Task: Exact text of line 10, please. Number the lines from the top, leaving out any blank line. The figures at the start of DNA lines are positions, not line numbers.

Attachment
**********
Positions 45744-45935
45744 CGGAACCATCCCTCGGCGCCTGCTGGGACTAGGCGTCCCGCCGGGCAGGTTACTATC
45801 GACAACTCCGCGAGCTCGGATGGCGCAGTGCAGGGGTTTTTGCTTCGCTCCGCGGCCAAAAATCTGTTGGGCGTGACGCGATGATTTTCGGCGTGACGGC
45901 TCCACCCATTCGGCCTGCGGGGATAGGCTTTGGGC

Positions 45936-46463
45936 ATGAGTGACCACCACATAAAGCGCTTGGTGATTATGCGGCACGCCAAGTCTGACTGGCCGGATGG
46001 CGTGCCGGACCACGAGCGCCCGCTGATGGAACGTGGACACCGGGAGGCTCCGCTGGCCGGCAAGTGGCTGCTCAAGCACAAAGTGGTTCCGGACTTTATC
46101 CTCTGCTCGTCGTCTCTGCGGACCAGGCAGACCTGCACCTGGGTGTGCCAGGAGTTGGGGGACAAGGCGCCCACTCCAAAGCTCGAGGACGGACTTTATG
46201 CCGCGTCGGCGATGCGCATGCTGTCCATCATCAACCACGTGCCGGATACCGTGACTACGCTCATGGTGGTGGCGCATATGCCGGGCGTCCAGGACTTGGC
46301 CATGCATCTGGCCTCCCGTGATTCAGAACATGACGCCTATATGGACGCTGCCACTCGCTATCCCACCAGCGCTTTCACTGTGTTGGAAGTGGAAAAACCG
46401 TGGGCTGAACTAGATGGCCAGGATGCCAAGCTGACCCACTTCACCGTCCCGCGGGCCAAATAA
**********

46301 CATGCATCTGGCCTCCCGTGATTCAGAACATGACGCCTATATGGACGCTGCCACTCGCTATCCCACCAGCGCTTTCACTGTGTTGGAAGTGGAAAAACCG